Amusing Monday: It was so cold in Minneapolis …

I can’t resist the temptation to revisit the frosty football game in which the Seattle Seahawks skated on thin ice — almost literally — right up to the end of the game.

The condensed breath of field judge Brad Freeman (88) and line judge Tom Symonette (100) begins to tell the story of the wild-card football game between the Seattle Seahawks and the Minnesota Vikings. AP photo by Jim Mone
The condensed breath of field judge Brad Freeman (88) and line judge Tom Symonette (100) begins to tell the story of the wild-card football game between the Seattle Seahawks and Minnesota Vikings. // AP photo by Jim Mone

You know it was cold Sunday, when the temperature in Minneapolis never got up to zero degrees Fahrenheit for the entire day. So how cold was it?

It was so cold that Seahawks cornerback Richard Sherman’s contact lenses started freezing on his eyeballs.

It was so cold that quarterback Russell Wilson’s voice was unable to call out the snap count as loud as he usually does.

Quarterback Russell Wilson said his voice was affected by the cold. AP photo by Nam Y. Huh
Quarterback Russell Wilson said his voice was affected by the cold.
AP photo by Nam Y. Huh

It was so cold that defensive end Michael Bennett felt like he was playing the game in Antarctica.

All true, according to John Boyle of Seahawks.com.

“The hardest part was commutating, because it was so cold your mouth kept freezing,” Wilson was quoted as saying. “But it’s no excuse; you’ve got to find a way to win, and that’s what we were able to do.”

Since this is a blog about water issues, I searched for photos that showed how the moist breath of fans, players, coaches and officials condensed in the cold air. Reuters had the same idea, and you can read about the conditions in Detroit Newsline.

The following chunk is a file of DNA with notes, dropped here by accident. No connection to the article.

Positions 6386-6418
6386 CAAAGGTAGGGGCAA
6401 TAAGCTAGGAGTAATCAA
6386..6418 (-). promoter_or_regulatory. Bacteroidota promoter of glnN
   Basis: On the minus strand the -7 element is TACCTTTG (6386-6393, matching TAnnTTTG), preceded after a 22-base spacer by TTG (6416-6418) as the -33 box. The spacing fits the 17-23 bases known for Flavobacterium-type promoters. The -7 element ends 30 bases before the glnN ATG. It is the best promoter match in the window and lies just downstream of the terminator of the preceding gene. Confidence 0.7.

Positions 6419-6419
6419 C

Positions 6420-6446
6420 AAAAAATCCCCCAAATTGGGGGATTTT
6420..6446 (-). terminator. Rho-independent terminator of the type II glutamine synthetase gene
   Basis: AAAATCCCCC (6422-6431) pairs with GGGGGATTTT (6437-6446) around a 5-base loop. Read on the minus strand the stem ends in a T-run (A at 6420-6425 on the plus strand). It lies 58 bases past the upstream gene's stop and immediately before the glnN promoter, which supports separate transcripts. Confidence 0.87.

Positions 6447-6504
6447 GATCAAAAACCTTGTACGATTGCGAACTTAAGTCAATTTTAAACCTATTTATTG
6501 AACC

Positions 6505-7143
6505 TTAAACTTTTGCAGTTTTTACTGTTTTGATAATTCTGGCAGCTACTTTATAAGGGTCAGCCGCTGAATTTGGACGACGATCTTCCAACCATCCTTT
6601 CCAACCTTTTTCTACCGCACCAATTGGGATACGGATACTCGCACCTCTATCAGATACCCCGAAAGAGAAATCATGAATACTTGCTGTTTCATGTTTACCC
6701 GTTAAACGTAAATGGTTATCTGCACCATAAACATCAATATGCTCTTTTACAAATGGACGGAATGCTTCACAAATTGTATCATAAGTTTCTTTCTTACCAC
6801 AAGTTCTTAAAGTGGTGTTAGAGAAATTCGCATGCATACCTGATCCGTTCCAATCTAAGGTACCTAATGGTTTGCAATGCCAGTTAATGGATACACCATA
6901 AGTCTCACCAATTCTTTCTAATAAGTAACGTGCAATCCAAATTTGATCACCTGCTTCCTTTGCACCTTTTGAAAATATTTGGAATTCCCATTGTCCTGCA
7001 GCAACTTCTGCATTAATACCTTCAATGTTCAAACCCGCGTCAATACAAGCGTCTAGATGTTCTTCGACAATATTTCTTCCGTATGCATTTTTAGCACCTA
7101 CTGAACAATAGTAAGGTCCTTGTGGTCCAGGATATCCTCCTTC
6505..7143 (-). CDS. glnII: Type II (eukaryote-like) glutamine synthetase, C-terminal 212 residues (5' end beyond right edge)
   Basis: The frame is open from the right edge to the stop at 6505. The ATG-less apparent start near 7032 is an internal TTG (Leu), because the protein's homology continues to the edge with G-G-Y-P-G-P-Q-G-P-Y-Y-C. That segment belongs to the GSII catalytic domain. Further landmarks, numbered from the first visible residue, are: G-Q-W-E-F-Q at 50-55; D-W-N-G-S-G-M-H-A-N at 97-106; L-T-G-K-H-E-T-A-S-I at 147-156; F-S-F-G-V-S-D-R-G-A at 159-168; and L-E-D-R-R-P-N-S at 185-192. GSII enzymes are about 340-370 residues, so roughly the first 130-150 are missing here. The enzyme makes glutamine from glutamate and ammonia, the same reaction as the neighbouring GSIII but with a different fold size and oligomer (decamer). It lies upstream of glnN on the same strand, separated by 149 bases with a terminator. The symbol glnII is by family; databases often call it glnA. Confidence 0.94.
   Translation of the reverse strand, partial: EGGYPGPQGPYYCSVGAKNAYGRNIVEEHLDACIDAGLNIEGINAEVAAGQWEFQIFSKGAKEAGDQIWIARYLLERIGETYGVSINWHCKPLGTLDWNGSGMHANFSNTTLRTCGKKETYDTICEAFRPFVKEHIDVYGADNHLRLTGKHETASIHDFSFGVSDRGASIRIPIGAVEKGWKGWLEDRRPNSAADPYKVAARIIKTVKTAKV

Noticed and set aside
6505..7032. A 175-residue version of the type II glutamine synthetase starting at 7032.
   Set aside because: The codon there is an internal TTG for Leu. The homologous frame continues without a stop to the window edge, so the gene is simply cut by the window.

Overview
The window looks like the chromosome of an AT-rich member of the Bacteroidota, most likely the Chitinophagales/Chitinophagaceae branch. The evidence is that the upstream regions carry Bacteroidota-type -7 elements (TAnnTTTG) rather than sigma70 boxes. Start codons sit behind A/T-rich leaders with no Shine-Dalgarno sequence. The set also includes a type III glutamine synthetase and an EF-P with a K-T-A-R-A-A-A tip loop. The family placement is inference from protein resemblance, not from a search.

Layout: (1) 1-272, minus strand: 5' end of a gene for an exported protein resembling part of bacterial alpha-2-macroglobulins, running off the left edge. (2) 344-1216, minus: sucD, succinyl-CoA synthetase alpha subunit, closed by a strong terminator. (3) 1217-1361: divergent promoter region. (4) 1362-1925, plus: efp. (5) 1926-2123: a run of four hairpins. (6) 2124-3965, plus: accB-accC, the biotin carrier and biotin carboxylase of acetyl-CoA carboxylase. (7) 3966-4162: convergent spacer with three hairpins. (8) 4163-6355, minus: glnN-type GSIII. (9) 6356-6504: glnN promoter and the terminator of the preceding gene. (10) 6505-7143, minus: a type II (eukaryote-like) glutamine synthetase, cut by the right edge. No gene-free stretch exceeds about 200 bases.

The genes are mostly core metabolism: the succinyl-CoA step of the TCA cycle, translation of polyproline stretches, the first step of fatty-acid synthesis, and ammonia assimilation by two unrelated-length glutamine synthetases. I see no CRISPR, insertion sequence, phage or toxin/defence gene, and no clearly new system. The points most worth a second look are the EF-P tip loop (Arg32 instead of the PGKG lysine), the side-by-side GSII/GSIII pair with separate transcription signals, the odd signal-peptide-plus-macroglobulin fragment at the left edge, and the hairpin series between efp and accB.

I was amused by the man drinking a beer that had turned into a slushy. It looks like he is on the verge of shaking out the icy brew. (Check out the first video at right.)

If you didn’t drink fast, your drink would be frozen, as many people learned to their dismay. After all, this was the third-coldest game in NFL history. It was interesting to see that some tailgaters at the game were warming their cans of beer by the fire in order to take a drink. (Check out the second video below.)

It was so cold at game time that the Vikings’ gjallarhorn, the giant curved horn blown during pregame activities, was broken just two hours before the game. In Norse tradition, the gjallerhorn was once sounded to announce the arrival of the gods. In Minnesota, the team selected a special person to sound the horn at the beginning of each game. Some people took the breakage as an oman about the game to come. But the team did have a backup — the previous horn used up until 2009 — and it was blown by Minnesota’s injured tight end Rhett Ellison, who was sitting out the game. Perhaps the old horn was not the proper replacement after all.

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